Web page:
BitTorrent is working on a new and improved version that will incorporate superseeding by cachelogics servers. This means that the content will be copied to cachelogic servers to dramatically increase the download speeds.
Currently, “regular” BitTorrent is traffic is suffering from throttling ISP’s that claim that BitTorrent traffic is cluttering their pipes. However, this new and improved version is promising the opposite, downloads will be accelerated instead of throttled. However, only for commercially licensed content.
But how does this affect the widely debated “network neutrality”?
BBC’s Newsnight asked Bram Cohen, the founder of BitTorrent about this.
“I most definitely do not want the internet to become like television where there’s actual censorship… however it is very difficult to actually create network neutrality laws which don’t result in an absurdity like making it so that ISPs can’t drop spam or stop… (hacker) attacks. ”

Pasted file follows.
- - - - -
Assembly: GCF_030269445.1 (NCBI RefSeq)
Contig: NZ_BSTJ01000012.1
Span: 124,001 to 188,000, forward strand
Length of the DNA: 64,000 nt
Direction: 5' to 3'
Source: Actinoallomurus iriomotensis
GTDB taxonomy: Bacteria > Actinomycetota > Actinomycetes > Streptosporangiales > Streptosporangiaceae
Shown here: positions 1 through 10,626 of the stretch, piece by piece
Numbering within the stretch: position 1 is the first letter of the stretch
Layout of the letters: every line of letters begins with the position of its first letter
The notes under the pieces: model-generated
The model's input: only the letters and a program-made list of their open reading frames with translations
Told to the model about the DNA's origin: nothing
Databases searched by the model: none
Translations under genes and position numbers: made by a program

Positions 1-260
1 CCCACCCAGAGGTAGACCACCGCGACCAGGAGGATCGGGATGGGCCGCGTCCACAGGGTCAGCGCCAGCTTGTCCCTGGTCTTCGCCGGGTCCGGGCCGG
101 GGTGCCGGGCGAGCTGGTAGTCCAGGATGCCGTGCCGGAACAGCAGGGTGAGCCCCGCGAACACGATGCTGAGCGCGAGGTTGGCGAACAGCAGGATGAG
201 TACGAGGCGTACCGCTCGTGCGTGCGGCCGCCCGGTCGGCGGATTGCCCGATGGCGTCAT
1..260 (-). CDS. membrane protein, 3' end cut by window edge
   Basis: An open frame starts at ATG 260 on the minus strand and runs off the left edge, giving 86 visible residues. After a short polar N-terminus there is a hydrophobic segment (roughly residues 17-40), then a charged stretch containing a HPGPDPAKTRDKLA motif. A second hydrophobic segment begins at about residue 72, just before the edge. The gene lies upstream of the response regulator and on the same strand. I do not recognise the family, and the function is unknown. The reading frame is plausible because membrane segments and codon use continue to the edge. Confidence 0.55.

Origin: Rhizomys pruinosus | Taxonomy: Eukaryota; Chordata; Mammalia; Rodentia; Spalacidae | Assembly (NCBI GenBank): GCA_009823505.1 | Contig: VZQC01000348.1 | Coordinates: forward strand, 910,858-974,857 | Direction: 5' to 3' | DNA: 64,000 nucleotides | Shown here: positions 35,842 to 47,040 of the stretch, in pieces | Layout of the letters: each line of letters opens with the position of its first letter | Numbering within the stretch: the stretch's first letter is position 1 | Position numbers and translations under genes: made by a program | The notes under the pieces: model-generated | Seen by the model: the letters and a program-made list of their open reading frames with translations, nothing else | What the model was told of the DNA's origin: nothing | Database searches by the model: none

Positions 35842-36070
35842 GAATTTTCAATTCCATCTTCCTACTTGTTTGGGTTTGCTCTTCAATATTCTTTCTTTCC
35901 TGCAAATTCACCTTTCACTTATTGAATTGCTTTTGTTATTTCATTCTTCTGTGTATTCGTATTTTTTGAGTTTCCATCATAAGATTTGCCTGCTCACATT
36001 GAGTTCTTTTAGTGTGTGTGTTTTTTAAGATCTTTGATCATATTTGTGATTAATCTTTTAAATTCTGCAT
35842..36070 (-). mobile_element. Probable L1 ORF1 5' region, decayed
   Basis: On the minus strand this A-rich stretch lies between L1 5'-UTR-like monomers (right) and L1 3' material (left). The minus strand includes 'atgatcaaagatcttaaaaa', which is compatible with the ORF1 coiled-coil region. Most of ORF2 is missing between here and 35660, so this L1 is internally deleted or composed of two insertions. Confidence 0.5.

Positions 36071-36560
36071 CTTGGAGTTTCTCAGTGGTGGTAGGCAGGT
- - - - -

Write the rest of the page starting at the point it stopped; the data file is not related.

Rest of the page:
Does the Cachelogic proposal violate network neutrality? “Depending on how you define net neutrality that violates some definitions of it,” says Cohen.
And would he feel comfortable if a media company using BitTorrent did start seeking network priority for its data?
“It depends really on the nature of the whole thing… I’m against net censorship. However when you’re talking about large file transfers going to very large numbers of people there frequently are significant costs involved… (the media companies) are frequently bearing a lot of costs already today. They make some stuff available and pay for bandwidth on it so it’s just a question of the download costs as well as the upload costs.”